It can thus be seen that most of the archetypal figures of horror serve to reinforce not just a conservative but even a reactionary view of the world. Technology must be eliminated, lest it create a Frankenstein; the dead must stay dead, for fear of the Zombie; and we must keep our passions firmly under control and stay away from those who do not, the Vampire (externalized lust) and the Werewolf (internal animality). But the matter is not simple. No matter how well King's point about maintaining the status quo may seem to apply to the vast majority of horror elements, the fact remains that the grotesque may be applied just as well to things which are not taboo in a society. Instead, the same elements may be applied to some of our most cherished institutions, which are then made to seem frightening, thus forcing a re-evaluation of those customs. In Ted Hughes, there are two chief targets: love and religion. To a lesser extent, he also uses Nature, but often Nature seems to be the only source of that Zen calm that Scigai sees.
The greatest use of the grotesque in Hughes' work is in his poem cycle Crow, part of which was published in the book of the same title. In it, as elsewhere, sexuality in Hughes' work is often likened to eating or swallowing, and to death--both common images in work of all ages. However, his manner of presentation is clearly in a more horrific vein. A quotation from Stephen King is once more apropos. Speaking of his own work, he has said, "I recognize terror as the finest emotion and so I will try to terrorize the reader. But if I find I cannot terrify him/her, I will try to horrify; and if I find I cannot horrify, I'll go for the gross-out." The distinctions made by King are simple: psychological terror with no explicit gore, followed by horror, where the messiness bcomes visible, followed by sheer revulsion. The graphic nature of the grotesque is used by Hughes often--but to use King's definitions and criteria again, does Hughes always rely on the "gross-out" rather than employ the techniques of subtler horror?
The psychological elements, what King defines as "terror" and another writer on the subject, Orson Scott Card, calls "dread," manifest themselves in Hughes side by side with the grotesque at times, but perhaps more rewardingly at those times when they stand alone. One of the classic examples of "dread" is Henry James' "The Turn of the Screw," where no overtly horrific elements appear. The fear is instead in the anticipation. Hughes does this in certain poems, relying on the anticipation of a horrible event and on atmosphere to convey the dread. Hughes typically leads up to a final image which is not at all what one might expect, thus shifting the burden of fear onto something which we do not expect to bear it. For example, the poem "Emily BrontĎ" ends with the line "Her death is a baby-cry on the moor," which is a peculiar twisting of a positive image into a negative one and vice-versa, which is not at all what is expected from the earlier stanxas, full of words like "fatal," "sodden," and "stone."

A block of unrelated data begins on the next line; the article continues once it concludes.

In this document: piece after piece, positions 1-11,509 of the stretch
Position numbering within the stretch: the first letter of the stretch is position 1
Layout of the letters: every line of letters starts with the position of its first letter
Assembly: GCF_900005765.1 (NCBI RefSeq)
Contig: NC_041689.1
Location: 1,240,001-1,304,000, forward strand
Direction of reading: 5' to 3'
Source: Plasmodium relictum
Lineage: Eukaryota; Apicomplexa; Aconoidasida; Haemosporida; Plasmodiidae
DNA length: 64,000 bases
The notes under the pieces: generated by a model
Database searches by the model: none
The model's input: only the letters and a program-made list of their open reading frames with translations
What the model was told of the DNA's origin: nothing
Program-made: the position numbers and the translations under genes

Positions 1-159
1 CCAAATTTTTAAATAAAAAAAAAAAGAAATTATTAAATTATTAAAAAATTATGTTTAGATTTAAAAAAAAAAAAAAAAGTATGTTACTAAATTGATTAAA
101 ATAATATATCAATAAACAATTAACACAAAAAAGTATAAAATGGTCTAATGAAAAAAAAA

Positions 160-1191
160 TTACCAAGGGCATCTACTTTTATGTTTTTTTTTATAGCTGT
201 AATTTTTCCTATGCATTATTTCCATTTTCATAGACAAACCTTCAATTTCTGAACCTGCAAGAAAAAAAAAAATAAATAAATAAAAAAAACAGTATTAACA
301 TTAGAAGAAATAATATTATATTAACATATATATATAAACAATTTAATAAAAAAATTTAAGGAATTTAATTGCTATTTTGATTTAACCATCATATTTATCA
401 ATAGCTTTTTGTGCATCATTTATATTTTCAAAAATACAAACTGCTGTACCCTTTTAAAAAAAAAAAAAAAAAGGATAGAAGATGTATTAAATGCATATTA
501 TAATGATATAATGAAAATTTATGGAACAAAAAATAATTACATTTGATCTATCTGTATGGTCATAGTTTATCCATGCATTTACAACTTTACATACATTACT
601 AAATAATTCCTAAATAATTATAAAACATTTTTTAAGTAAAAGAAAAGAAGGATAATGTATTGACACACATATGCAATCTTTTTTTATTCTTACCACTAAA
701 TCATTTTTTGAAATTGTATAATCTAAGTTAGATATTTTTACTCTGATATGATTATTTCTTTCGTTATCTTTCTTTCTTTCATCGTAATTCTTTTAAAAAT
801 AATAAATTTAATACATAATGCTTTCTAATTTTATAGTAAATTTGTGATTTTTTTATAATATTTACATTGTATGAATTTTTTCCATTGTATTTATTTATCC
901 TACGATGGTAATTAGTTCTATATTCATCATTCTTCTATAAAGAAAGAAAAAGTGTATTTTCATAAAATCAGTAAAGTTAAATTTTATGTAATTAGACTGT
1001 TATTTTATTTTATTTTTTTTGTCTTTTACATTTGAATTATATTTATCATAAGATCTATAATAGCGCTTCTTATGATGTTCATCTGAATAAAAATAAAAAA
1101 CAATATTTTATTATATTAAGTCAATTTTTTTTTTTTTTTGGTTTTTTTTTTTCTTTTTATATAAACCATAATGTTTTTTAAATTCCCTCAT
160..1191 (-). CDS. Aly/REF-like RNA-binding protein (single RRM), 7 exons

Hughes' use of psychological horror are on the whole less directly effective than the grotesque images he employs elsewhere. The sheer shock value of the horror story is the reason for its longevity. It can teach us a taboo faster than any other method, guide us towards a behavioral pattern through negative reinforcement, and basically scare the bejeezus out of us until we do what we are told. For Hughes the image of eating seems to be the central horrific image, the one that tends most towards the automatic gesture of revulsion King speaks of.
In poems like "A Horrible Religious Error" images of sexuality as eating continue, and in other Crow poems even more horrific ideas are brought to bear on the issue. More of the horror archetypes appear, such as the parasite or demon which comes to control humans. In "A Childish Prank" Crow bites "the Worm, God's only son," in half, out of which he makes a penis for man; the other half is stuffed "headfirst into woman/... To peer out through her eyes/ Calling its tail-half to join up quickly, quickly..." The poem uses the common horror idea of demon or parasite possession as an analogy for that same Dionysian eruption of sexual energy, and the result is typical of the horror story:
Man awoke being dragged across the grass.
Woman awoke to see him coming.
Neither knew when had happened.
--from "A Childish Prank"
Stuart Hirschberg says of Hughes that "he is apparently caught and held through an empathy with his protagonists yet repelled by the fear of what happens to them..." This analysis, although accurate, is insufficient precisely because it does not realize with what it is dealing; Hirschberg sees the mythic connections in Hughes' work but does not consider that as a work of horror, empathy is required or else fear cannot be instilled in the reader. If the author does not care about the protagonists of his poems, then neither will the reader, and their end, however graphically horrific it may be, will serve little to advance Hughes' particular agenda. This is extremely clear in the long poem Prometheus On His Crag, where the degree of intimacy achieved with Prometheus as he is rent by the vulture is painfully intense.
Sexuality is not the only target of Hughes' horror-based social critique. Religion itself comes under attack, in an excellent example of horror elements being applied in an unusual direction. In Crow and other poems like "Theology" the rewriting of Dionysian sexuality is applied to Genesis, thus reinscribing all of Chirstianity. This is clearly not a use of horror to enforce the status quo. Religion in Hughes is portrayed as a series of dreadful accidents, with the usual horror trappings of monsters and even of disembowelment. Hughes gives Christian iconography the same treatment he gives to Classical mythology or Celtic traditions: from Prometheus to Gog to God Himself, we see the same images of a taboo mystery manifesting.